| Musings |

Lost and Found

Often, it’s about the search itself and the things you learn along the way


ituated somewhere in the kitchen right next to one of the meticulously arranged and partitioned silverware drawers, is the infamous “junk” drawer. We all have one. Except that’s not what it really is. It’s actually a Lost and Found.

Anyone who questions my ability to save-it-just-in-case has never opened that drawer. Once you’ve seen it you will readily realize that not all “Lost” is “Found,” and it’s certainly not junk.

That drawer is strewn with a treasure trove of items: buttons; earrings both with and without their backings; pens, most of which don’t work; paper clips; rubber bands; screwdrivers; and the scissors you begged your kids to put in its proper place (and this drawer isn’t what you meant).

That’s not all. There are too many unmarked keys of all sizes (is that the house key Shari gave me in case someone had to get into her condo?), plus the requisite hardware fittings to the sink disposal, and motley screws and washers (none of which match). Then there’s the remote to Grandpa’s recliner chair plus numerous batteries (both new and used; how can you tell?) rolling around and lending the necessary sound effects.

Similar to the unmatched socks in the boys’ sock drawer that are clean, bored, and lonely, nothing matches anything else. Think single hair clips, at least one cuff link, a pretty mitten in pristine condition, and a baby’s sock that just needs to have the lace reattached.

The tennis, ping pong, and golf balls — none of which you play — seem to fit right in with the old tarnished teaspoon that once belonged to Aunt Sadie (I think), and the assortment of watches that never did tell time correctly complete the picture.

In the safety of this mayhem lies the watchband that once encircled a loved one’s wrist (minus the timepiece itself), and a slightly unraveling headband (missing a rhinestone) that you won’t toss because it isn’t yours. Oh, and two slightly used though thoroughly acceptable plastic ziploc bags, both empty.

I don’t need to tell you that the only time you will find a match to the button, the sock, or that favorite cuff link is as soon as you’ve emptied and tossed the contents of the drawer.

I don’t like to think about the possibility that most of these items have taken up too much real estate in the drawers of my home, and most certainly in my mind, to warrant that kind of preoccupation.

There are many things we lose in life that warrant searching for. Some were never ours to begin with. Here’s where entitlement shows up.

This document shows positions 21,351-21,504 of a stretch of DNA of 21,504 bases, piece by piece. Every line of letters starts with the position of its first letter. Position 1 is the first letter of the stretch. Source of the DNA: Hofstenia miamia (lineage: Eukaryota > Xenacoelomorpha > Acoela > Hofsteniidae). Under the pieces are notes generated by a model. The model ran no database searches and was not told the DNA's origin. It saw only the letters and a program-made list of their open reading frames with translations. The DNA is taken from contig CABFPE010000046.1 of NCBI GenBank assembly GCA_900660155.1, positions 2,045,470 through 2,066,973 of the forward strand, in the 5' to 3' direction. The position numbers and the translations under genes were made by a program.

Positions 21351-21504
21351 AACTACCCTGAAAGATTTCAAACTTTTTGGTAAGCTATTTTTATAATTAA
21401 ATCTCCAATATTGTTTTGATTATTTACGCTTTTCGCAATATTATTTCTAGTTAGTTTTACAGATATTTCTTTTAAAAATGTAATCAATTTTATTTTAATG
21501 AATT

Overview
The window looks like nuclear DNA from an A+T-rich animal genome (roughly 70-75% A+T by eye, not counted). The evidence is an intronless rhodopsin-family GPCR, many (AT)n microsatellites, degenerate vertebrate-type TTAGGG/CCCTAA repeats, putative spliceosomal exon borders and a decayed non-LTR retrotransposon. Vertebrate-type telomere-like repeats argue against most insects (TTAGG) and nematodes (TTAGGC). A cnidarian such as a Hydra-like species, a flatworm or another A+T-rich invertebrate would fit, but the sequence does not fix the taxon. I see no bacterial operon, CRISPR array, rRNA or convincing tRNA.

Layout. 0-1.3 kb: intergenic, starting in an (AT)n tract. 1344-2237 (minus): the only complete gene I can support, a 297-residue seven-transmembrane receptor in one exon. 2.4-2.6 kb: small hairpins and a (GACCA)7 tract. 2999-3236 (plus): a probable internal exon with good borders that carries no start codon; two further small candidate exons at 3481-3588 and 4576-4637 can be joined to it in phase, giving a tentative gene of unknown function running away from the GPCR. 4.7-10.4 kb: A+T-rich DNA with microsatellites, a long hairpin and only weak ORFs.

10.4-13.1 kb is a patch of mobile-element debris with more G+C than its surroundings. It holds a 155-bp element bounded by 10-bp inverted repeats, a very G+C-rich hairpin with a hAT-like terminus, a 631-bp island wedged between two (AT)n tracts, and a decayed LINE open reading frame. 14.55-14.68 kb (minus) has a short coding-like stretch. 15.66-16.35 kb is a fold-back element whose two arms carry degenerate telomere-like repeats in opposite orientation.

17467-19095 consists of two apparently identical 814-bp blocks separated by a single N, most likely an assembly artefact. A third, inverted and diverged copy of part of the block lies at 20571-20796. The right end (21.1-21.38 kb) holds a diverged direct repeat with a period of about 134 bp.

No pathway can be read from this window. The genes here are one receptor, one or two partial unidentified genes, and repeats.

Other things were once ours, though they have since wandered out of our purview. That doesn’t stop us from obsessing. We’d do well, however, to bear in mind our sacred obligation to define where we put our efforts. Searching for lost youth or the just-as-elusive waistline doesn’t count.

I’ve misplaced relationships, or they’ve gone dormant, and when I find them again, that’s truly worth celebrating. A party is a party, and I’m partial to enjoying some private-time coffee and muffins — with cake muffintops — with friends who are family and family who are friends.

 WE all celebrate, and mourn, differently. Things can happen and trying to find a reason is futile. Maybe that’s the only clarity there is. Trying to figure it out is sometimes just too hard, so I let Waffle, Wordle, and Quordle keep me humble.

Sometimes finding what you’ve lost isn’t the real reward. Often, it’s about the search itself and the things you learn along the way.

Faith and a sense of humor help keep us on track. Either one alone is a treasure. Throw in a little perspective and they are empowering. I need them all in my personal toolbox. I just have to keep reminding myself when and where to use them.

Finding something, or someone, when you didn’t realize what was missing or lost is the greatest gift of all. Looking for a spouse and finding a partner and friend is like the rich, creamy icing on your favorite cake — without the calories.

It only takes a lifetime to develop, it’s Worth Every Minute, and it’s never enough.

And that’s not a gizmo you’ll find in a junk drawer.


(Originally featured in Family First, Issue 848)

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